Tuesday, August 5, 2014

The wreckingest car chase ever?


I've posted a few car chase videos here from time to time, but I didn't know about this one!  According to Wikipedia, in the 1974 original version of 'Gone In 60 Seconds':

The film is famous for having wrecked and destroyed 93 cars in a 40-minute car chase scene.

. . .

All of the police cars damaged in the film, the garbage truck that overturns, three fire trucks (including two waiting for the cars to clear, and another one stopping to put out a fire) were bought at city auction by Halicki in 1972, for an average price of $200 each. Everything sat in an empty lot for over a year until production began in 1973. Ironically, the fire trucks seen on the Vincent Thomas Bridge during the main chase were real Long Beach FD units on their way to an actual emergency call. The "crash" staged for the film blocked both lanes, preventing the trucks from proceeding until the cars were cleared. Halicki asked the camera crew to film them in case he found a place and time to fit the shots into the movie.

. . .

The pursuit is the longest car chase (40 minutes) in movie history and takes Pace through five cities as he attempts to lose police. Nearly every civilian vehicle seen in close proximity to the main chase (especially in downtown Long Beach) was owned by Halicki. This resulted in several of their being seen multiple times in the 40-minute sequence. The intact "Eleanor" used for beauty shots – in addition to the white Ford utilized by Pace and Stanley – are seen parked amongst the rows of cars in a few Long Beach sequences.

There's more at the link.  Here's the car chase.  I recommend watching it in full-screen mode.





Wow!

Peter

9 comments:

Murphy's Law said...

And no CGI--it was all really done by stuntmen.

MrGarabaldi said...

Hey Peter,

I thought the Blues Brothers chase was the wackiest.

Paul said...

I like the end where he ducked into a car wash as a twin was coming out. He even told them to wax it. The lady who took possession of "her" car was classic.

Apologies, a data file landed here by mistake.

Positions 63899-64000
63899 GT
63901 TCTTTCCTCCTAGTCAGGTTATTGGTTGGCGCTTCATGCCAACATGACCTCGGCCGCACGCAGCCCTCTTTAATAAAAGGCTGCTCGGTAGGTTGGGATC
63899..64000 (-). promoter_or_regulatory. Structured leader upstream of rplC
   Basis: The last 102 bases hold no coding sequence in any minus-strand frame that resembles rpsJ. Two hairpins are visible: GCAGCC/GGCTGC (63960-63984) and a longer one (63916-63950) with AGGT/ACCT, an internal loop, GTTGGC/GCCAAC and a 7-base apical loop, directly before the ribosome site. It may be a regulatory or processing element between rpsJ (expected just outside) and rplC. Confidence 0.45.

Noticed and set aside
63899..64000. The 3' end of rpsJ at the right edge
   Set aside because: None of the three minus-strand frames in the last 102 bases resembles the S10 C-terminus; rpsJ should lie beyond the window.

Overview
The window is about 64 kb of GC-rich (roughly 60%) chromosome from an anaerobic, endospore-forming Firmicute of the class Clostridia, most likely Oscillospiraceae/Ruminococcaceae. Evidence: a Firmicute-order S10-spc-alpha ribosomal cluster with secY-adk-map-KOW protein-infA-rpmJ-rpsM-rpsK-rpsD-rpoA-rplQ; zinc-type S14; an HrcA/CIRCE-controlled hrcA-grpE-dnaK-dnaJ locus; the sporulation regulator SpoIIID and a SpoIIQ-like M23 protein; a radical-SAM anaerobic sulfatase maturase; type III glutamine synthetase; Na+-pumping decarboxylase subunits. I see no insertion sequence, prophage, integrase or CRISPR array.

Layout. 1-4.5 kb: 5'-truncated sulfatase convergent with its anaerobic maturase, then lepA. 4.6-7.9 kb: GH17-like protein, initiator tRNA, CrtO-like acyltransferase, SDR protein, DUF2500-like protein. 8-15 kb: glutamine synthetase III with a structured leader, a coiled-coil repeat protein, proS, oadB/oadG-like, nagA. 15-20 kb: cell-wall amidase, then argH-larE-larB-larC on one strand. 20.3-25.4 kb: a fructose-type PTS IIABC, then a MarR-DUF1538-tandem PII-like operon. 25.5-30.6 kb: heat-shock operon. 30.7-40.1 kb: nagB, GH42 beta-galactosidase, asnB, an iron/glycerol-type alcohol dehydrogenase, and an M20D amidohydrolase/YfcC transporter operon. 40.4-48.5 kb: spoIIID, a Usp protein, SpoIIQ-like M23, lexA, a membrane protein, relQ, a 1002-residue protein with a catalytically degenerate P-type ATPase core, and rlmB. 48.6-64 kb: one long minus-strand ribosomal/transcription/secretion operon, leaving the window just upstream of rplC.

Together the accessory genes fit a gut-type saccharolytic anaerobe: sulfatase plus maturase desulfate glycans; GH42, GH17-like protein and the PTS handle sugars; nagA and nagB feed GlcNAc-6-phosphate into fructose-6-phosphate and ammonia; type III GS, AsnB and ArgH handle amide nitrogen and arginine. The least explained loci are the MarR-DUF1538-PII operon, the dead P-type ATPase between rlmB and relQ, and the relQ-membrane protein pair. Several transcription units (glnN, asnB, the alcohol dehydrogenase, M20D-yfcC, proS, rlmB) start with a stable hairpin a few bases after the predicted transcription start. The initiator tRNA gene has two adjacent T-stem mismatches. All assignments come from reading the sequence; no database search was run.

I remember watching in the theater back then. Loved it. the later version was not as good, in my mind.

Old NFO said...

Yep, so many classic cars... sigh...

Anonymous said...

Old NFO - IF they had survived, most of them would indeed now be 'classics'. ;-)
One has to wonder how many budding film producers have a stash of cars tucked away - just in case.............

Will said...

I've looked, but can't find much info on the Mustang that was used for the stunt driving. Had a full rollcage, is about all. Was the sound actually from that car? (The other Mustang was an automatic.)

The director/driver died while making a sequel, in '89. Killed by a falling telephone pole. His wife got Disney to make the 2000 version, which made a lot of money, $250+million worldwide. Wonder if she got any of it?

Jon said...

I've long maintained that this chase was the longest and best in film history. I have a DVD copy of the film which I watch every so often. The rest of the movie sucked, but the car chase was magnificent!

Mark said...

If 40 minutes is record length car chase for a movie, I'm wondering how they measure it. Wasn't entire Smokey and the Bandit movie one long car chase?

Stretch said...

Bullitt.
Never confuse quantity with quality.

https://www.youtube.com/watch?v=-Lbs_nYW3-o